Remembering Michael Hahn

When I think back to my time on College Hill in Providence, Rhode Island in the late 1960s, I often think of Michael Hahn. To me he was the best of Brown, the kind of worldly, cultured and literary person I hoped to meet when I arrived on that distant campus from Dallas, Texas. It is hard for me to accept that he is gone.

Coming from Dallas, I had some fanciful notions of what the Ivy League would be like and how interesting the students would be. As it happened, my freshman dorm did not quite live up to those expectations, but the next year I found my way to a non-Animal House fraternity that included people like Michael – though in truth there was no one like Michael. He was unique: European (he wore a beret) and intellectual but also self-deprecating, gracious and funny, with a keen sense of the absurd, evidenced by his nickname “Sidney Hook,” the origins of which I cannot explain now – if I ever could.

We played music together (guitar and piano) in the fraternity lounge, sometimes with horn man Doug Gillespie, drove to Boston to see Santana and to Washington D.C. to march against the Vietnam War. We discussed music and philosophy and writing, creating a bond that would last a lifetime.

A few years after graduation, when I was breaking into print as a freelancer for the Washington Star-News and Michael was in grad school at Georgetown, we painted houses together in D.C. to help finance our budding careers. We listened to the radio all day and talked about music.

We always wanted – without much conviction (a favorite word of his) — to start a band. The closest we came might have been the weekend he flew to Dallas in the mid 70s, and the two of us played for a friend’s backyard wedding reception, in 100-degree afternoon heat. I think we got paid $100. I don’t recall the set list except that it included a song or two by Jimmy Buffett.

Later, when I had become the Dallas Times Herald’s rock critic and was sent to D.C. to check out the debut of a new stage show by the Texas boogie trio Z.Z. Top, Michael was still in Washington and available to accompany me. The two of us rode to the concert in a stretch limo provided by the the band’s publicity firm – a total hoot and improbable luxury that made us recall the nights at Brown we had driven to concerts in Boston packed into someone’s VW bug, the guys in the back seat rolling joints.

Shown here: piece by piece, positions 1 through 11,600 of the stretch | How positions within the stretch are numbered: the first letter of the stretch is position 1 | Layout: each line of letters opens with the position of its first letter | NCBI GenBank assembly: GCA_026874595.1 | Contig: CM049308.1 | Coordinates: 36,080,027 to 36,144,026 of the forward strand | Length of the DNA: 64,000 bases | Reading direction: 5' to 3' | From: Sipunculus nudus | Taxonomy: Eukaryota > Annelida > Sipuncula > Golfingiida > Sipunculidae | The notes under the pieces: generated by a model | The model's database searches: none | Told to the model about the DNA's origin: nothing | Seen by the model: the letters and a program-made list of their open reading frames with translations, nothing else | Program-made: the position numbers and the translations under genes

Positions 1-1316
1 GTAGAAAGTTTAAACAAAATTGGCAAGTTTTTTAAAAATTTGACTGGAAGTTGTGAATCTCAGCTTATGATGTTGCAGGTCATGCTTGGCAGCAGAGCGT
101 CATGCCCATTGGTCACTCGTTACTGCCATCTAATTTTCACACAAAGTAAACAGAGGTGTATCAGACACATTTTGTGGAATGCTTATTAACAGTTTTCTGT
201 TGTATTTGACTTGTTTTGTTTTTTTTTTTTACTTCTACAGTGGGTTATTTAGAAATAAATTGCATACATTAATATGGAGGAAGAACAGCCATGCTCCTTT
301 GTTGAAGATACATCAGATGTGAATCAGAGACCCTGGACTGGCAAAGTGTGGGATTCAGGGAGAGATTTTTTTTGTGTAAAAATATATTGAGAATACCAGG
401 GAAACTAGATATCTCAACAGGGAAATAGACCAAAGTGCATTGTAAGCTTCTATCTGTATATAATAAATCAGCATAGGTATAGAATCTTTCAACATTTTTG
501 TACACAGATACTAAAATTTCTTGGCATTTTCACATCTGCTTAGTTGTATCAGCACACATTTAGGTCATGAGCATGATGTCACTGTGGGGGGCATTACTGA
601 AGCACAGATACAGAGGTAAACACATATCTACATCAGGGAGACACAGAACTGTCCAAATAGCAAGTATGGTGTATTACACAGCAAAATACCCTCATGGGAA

We didn’t have to search for a parking place this time; the limo driver simply cruised down a ramp at the arena, passing security guards and crowds of waving fans, finally gliding to a stop on a concrete platform backstage. Someone opened the doors for us. We hadn’t become rock stars, but just this once we had arrived at a venue in a manner befitting The Rolling Stones or The Who, in a scene we could only have imagined back at Brown. It was a moment I’ll always remember, just as I remember the excitement we felt playing music together in our humble anonymity, part of the invaluable exracurricular education we got in that non-Animal House fraternity.

Not long after that evening, we lost touch – for years. This was before email, and Michael was working for the State Dept., serving as a cultural attache in embassies around the globe. I never was sure where he was. I had moved to California, and we had both moved on to the next phase of our lives, marrying and raising families, unbeknownest to each other. Decades went by. 

But after he returned to the States, we managed to reconnect, meeting for dinner in Washington and once in Dallas in 2017 when he and Chris Dunn came to attend a multi-class reunion of their American School in Rome. I was reminded then how much he meant to me and how lucky I was to have met him during those formative years in Providence. We picked up where we left off and regularly sent each other YouTube clips of bands old and new, recalled our enchantment with John McLaughlin and Steve Winwood, the night we saw Horace Silver and the Jazz Messengers at a club in DC, the enduring memories of listening to Blind Faith, the Beatles, the Stones and so many more on the turntables in our college dorm rooms clouded with ganja smoke.

After one of his medical procedures a few years ago, he emailed me: “Promise we’ll have our Sigma Nu jammin’ reunion when this is all over!” Damn. I was looking forward to that. I guess I still am.

About Sean Mitchell

SEAN MITCHELL is a journalist, critic and former staff writer at the Los Angeles Times, Los Angeles Herald Examiner and Dallas Times Herald. His articles and reviews have also appeared in The New York Times, New York Magazine, and other publications. Born in Bethlehem, Pa., he grew up in Dallas and is a graduate of St. Mark’s School of Texas and Brown University. He lives in Dallas.
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